‘Boyhood’ Hits Growing Up on the Head

‘Boyhood’ Hits Growing Up on the Head
TFW Boyhood review

Courtesy Photo In the first scene from “Boyhood,” Mason — played by Ellar Coltrane over the course of 12 years starting in 2002 — the main character of “Boyhood” daydreams as he watches the after-school sky float by.


4 out of 5 stars

Written and Directed by Richard Linklater

Starring Ellar Coltrane, Patricia Arquette, Ethan Hawke

Rated R, 166 minutes

By Nick Brothers

A film 12 years in the making, “Boyhood” will be coming to the Fayetteville Malco Razorback Aug. 8.

Written and directed by Richard Linklater, (“School of Rock,” “A Scanner Darkly”) Boyhood follows the physical and personal growth of Mason (Ellar Coltrane) from first grade to the beginning of college as his divorced parents (Patricia Arquette and Ethan Hawke) raise him throughout the 2000s. As we watch Coltrane grow up on screen alongside his sister — Linklater’s daughter, Loreli — it’s hard not to think about your own experience growing up. This method, filming over 12 years, is groundbreaking filming, really.

By far, the takeaway of this film is watching Coltrane grow up as his character does, and watching his character mature through different phases of boyhood. The dedication to the filming manages to hit a truth that most biopic movies just can’t hit, and honestly may never hit. Watching it all felt so authentic. Rarely do theater audiences get a chance to experience a character development like they do with Mason.

As Mason grows, it’s hard not to empathize with where you were in that time period and how you perceived things like the U.S. involvement in Iraq and Afghanistan or the 2008 Obama-McCain election. The first 90 minutes of the movie are like one huge wave of nostalgia. It’s poignant that there is an inner pain associated with nostalgia, and this feeling — in effect — creates two plots for the viewer — both Mason’s story and the mirror of the viewer’s own experience of growing up (or raising a child).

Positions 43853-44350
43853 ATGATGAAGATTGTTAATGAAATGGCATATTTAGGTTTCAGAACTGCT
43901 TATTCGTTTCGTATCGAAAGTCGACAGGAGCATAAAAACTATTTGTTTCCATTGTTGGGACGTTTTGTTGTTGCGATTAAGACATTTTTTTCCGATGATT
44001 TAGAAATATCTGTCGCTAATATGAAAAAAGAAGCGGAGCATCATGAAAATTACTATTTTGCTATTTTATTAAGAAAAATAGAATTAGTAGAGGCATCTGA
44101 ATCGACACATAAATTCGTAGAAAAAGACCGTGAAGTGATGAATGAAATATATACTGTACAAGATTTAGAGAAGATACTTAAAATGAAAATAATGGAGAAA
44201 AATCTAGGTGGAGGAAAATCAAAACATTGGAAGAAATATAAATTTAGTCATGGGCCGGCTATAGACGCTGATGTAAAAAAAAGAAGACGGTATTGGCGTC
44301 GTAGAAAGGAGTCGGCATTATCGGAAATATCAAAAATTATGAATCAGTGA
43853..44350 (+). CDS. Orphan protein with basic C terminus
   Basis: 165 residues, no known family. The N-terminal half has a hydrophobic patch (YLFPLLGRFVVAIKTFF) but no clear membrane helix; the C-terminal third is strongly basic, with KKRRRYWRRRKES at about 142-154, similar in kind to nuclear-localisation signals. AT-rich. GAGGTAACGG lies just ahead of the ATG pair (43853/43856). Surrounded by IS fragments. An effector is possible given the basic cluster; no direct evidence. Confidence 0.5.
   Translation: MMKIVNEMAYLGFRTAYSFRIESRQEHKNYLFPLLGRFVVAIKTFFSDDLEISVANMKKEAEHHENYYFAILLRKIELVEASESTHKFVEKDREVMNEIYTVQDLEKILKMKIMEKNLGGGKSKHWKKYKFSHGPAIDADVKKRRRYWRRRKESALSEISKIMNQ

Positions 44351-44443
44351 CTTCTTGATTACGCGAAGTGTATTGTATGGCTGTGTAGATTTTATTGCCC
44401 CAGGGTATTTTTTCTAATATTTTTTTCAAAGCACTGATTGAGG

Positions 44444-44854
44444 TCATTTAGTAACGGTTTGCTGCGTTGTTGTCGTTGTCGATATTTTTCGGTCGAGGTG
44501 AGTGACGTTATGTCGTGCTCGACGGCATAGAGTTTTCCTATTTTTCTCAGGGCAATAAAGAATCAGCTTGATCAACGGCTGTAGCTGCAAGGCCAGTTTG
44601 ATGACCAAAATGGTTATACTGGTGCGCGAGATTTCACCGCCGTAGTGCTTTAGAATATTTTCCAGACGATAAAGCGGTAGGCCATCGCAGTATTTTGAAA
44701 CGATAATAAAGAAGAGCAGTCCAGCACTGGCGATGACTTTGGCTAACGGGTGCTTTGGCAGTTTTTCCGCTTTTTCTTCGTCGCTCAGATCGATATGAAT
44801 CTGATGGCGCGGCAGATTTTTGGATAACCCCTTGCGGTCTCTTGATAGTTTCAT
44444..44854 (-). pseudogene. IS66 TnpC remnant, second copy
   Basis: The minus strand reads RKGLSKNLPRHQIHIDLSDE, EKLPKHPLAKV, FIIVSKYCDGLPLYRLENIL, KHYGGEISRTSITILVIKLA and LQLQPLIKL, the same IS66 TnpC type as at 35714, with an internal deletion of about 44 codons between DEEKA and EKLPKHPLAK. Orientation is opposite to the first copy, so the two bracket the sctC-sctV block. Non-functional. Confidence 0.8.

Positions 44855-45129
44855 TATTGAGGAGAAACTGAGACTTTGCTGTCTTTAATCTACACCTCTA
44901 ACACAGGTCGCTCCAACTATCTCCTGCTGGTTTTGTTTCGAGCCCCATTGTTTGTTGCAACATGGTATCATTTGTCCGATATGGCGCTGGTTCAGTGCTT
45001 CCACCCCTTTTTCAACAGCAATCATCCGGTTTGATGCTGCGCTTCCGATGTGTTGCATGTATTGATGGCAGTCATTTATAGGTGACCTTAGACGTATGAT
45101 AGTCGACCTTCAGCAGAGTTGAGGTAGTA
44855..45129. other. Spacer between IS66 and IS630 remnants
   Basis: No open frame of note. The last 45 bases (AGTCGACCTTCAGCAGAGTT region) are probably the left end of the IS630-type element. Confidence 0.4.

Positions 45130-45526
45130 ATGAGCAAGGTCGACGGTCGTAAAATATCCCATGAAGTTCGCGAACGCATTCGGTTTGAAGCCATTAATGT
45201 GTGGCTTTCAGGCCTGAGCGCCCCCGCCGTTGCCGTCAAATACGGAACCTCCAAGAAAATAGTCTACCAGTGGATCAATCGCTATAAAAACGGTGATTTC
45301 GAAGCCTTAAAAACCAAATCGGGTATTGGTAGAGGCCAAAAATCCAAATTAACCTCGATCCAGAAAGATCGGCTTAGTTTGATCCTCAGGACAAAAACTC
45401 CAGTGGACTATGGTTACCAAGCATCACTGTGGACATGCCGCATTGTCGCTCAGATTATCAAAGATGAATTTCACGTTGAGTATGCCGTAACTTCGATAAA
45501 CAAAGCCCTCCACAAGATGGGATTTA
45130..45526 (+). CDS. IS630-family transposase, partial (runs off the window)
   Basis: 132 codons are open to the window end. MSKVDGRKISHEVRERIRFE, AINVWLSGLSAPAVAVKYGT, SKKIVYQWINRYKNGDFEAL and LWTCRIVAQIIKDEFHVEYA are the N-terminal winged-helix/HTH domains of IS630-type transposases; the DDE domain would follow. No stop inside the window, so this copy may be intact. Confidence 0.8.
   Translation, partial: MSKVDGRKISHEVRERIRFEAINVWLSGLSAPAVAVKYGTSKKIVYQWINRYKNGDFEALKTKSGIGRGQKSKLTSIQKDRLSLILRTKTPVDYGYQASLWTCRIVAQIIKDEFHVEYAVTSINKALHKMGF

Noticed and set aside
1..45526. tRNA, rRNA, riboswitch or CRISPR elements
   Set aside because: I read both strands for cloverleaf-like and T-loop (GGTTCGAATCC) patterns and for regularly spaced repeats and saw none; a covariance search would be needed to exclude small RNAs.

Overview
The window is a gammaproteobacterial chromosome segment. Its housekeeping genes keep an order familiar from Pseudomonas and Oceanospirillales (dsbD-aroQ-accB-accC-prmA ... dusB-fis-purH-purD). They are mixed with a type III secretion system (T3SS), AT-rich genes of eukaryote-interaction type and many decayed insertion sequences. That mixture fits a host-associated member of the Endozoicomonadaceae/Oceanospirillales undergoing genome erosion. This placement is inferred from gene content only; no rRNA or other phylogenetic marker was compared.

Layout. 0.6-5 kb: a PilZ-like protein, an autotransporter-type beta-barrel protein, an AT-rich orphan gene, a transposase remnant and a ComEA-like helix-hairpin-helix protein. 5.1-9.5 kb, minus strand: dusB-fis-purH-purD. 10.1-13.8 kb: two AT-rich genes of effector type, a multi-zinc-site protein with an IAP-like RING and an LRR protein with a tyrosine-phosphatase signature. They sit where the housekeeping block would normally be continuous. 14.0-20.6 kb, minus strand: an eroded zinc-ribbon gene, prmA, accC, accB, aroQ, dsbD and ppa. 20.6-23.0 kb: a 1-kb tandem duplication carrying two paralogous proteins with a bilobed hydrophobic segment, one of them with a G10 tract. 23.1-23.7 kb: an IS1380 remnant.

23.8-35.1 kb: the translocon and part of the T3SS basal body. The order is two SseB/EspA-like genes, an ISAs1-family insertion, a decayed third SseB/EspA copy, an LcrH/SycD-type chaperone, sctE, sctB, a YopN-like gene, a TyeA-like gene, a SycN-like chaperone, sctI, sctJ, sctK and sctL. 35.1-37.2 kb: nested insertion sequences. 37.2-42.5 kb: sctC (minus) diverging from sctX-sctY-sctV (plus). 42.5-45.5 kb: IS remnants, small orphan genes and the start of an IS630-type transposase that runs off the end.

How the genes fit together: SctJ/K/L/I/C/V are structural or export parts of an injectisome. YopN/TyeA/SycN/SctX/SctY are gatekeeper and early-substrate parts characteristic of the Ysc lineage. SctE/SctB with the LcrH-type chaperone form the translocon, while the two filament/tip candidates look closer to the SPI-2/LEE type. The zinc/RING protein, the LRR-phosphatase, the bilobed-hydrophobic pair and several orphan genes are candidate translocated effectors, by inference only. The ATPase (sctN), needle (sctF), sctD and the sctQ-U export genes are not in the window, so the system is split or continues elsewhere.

Another strong aspect is how the youth culture is perfectly captured. Just about every scene in the younger parts of Mason’s story evoked several vivid memories of mine from when I was young. The film gets it all from the themed release parties of Harry Potter books, playing Oregon Trail in school, Xbox and Halo 2, trampoline games and Motorola Razr phones. The soundtrack spans the entirety of music of the 00s, starting with “Yellow” by Coldplay into the high school “classic” that was “Crank Dat Soulja Boy,” and beyond.

Again, being as empathetic as possible seems to be the goal of the movie, and it just hits it in spades. The film is aimed at two distinct generations. The ones that were born in the late 90s, and the ones that raised them. The film really goes to show the whole “parents are people, too,” reality of the role a parent plays in life.

As far as the plot? I would argue there isn’t much of one, kinda like life. Just as we live each day adapting to what the world gives and throws at us, the plot progress the same way. What I’m saying is, it isn’t a bunch of predictable character cliches that we’ve come to expect from maturity stories, nor is it all that dramatic. This sort of minimalist plot leads to a different sort of experience than we’ve been used to as viewers. There really isn’t an inciting incident followed by three acts and a climatic crisis. It’s simply Mason’s life, and the conflict he faces seemingly happens naturally.

So, keep this in mind, if you’re looking to be entertained, go see Guardians of the Galaxy (which was awesome, by the way). This film is much more of a pensive, reflective (well, indie) type of film. Go see this to see a different kind of movie.

As far as the acting goes, it’s done quite well for how young some of the actors were. There are times when you’ll groan, and you’ll shudder — because the actors get it exactly right. Probably the most challenging time period, junior high, is done embarrassingly well in all its terrible self-consciousness. Just like junior high, the kids are shooting homophobic slurs at each other and they boast about their sexual bravado. Let’s not forget the cringe-worthy first kiss, either.

Personally, I feel like this film was aimed at people near my age, about 18-25. It hits the culture of my youth perfectly. Everything from the soundtrack to the video games Mason and his friends are playing. I recommend seeing this if you fit that age range, or if you have a son in that age range.

Overall, growing up is a tough thing to do. There may not be a better artistic interpretation of that than Linklater’s “Boyhood.” In my opinion, a “good” film really makes you think. Undoubtedly, “Boyhood” makes you think about your own life, and those around you, for days afterwards. This movie is something I’m glad I was alive to experience. This sort of project will probably not be done again for a very long time. Great work Linklater, et al.

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